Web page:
Distinguished Service Professor James Walker and his spouse Barbara Walker endowed a scholarship for incoming musicians.
Retired SUNY Distinguished Service Professor James Walker and his spouse, Barbara, a retired nurse practitioner and former French hornist, made a gift to the College to create The James and Barbara Walker Scholarship in Music. Up to four scholarships will be awarded each year to incoming instrumental music majors who intend to participate in the Geneseo Symphony Orchestra, Wind Ensemble or other instrumental music opportunities at Geneseo and are renewable for four years.
Walker, who was the conductor of the Geneseo Symphony Orchestra and Wind Ensemble, is a musician and composer who dedicated more than 55 years to helping students find their musical interests and hone their skills. Though he retired from teaching in 2016, he remains active as a composer.
“We want to preserve and enhance what is already here,” said James Walker. “The quality of the instruction is second to none at Geneseo, and one of the nice things is that it’s out of proportion in terms of quality to the size of the school.” Walker has served on the faculties of Harvard University, the University of Rochester, SUNY Brockport, University of Victoria, B.C., and the New England Conservatory.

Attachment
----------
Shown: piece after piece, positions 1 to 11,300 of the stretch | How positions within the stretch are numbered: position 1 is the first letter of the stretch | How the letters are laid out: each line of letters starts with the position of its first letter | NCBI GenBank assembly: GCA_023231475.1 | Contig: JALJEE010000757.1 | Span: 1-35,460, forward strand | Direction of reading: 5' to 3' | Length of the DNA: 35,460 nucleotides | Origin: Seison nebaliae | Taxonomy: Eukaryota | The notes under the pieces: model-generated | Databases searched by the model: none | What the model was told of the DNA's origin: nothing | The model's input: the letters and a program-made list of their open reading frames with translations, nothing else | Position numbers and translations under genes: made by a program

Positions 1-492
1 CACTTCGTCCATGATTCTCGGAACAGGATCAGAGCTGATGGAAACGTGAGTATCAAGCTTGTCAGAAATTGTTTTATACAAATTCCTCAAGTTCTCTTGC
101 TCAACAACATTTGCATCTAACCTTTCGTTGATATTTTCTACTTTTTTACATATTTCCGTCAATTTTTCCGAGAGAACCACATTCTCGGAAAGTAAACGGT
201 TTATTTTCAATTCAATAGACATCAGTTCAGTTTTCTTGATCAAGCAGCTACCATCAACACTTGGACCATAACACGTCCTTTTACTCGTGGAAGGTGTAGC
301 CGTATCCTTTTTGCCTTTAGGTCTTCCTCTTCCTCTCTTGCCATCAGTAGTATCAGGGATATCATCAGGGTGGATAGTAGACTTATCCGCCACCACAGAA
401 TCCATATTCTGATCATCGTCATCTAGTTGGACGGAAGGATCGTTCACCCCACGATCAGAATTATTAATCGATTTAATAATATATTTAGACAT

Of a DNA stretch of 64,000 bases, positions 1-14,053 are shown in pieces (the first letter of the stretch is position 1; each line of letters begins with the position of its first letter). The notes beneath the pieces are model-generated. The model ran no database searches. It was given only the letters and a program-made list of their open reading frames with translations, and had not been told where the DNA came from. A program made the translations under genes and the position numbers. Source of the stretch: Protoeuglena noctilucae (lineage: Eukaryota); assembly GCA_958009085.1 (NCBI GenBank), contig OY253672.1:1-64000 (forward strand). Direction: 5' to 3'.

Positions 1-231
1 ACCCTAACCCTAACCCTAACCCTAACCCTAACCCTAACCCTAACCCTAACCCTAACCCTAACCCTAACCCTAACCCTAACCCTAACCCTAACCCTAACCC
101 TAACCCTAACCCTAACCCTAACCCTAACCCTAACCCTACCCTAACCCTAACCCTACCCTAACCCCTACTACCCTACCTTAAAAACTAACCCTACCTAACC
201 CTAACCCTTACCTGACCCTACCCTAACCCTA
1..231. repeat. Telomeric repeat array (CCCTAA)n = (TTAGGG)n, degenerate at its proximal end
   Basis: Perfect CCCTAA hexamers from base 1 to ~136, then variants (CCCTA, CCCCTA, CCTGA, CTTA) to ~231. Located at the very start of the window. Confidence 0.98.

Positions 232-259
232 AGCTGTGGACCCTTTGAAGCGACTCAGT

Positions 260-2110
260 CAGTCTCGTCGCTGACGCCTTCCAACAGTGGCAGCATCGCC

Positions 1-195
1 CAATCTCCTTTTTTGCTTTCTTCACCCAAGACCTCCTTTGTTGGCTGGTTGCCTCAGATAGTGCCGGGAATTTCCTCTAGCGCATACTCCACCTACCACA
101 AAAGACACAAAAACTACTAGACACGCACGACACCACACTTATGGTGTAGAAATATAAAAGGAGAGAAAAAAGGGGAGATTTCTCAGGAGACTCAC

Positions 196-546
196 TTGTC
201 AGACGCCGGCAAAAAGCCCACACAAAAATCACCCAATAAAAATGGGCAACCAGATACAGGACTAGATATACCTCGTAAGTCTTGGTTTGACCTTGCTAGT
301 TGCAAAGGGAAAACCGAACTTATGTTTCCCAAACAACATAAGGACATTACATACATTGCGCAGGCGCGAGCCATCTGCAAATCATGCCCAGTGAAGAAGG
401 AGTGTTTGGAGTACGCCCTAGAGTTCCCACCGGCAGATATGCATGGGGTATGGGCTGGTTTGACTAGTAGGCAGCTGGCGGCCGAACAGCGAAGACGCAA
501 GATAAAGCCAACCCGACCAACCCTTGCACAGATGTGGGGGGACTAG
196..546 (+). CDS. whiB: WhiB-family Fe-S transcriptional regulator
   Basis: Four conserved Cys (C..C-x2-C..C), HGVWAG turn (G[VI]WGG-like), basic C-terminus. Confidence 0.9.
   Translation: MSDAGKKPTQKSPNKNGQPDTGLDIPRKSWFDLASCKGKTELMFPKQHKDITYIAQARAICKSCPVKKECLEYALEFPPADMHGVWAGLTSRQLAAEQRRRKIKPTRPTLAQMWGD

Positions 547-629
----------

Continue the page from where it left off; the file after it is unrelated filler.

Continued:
Louis Lohraseb ’13 was a pupil of James Walker in the music program, who went on to graduate from Yale University’s orchestral conducting program and is now the assistant conductor of the LA Opera. Lohraseb says his life is “nifty.” It’s a word he learned from Walker, who used it when paying his highest compliments. Lohraseb developed his talents as a pianist, musicologist and composer under Walker’s mentorship.
“Conducting, which fused all my interests into one profession, called to me during my time at Geneseo,” said Lohraseb. “Professor Walker was the driving force in my recognizing what I should be doing for the rest of my life and for guiding me through my studies. He’s made a truly unquantifiable contribution to my life.”
The Walkers attest to the outcomes of good mentorship across the College and the reward of seeing students succeed. “There’s a very close relationship between the faculty and students here,” Barbara Walker said. “And when they grow up, it’s like your kids are doing well.”
The scholarships, said the Walkers, will provide opportunities for aspiring musicians for generations, so they, too, can have similar experiences.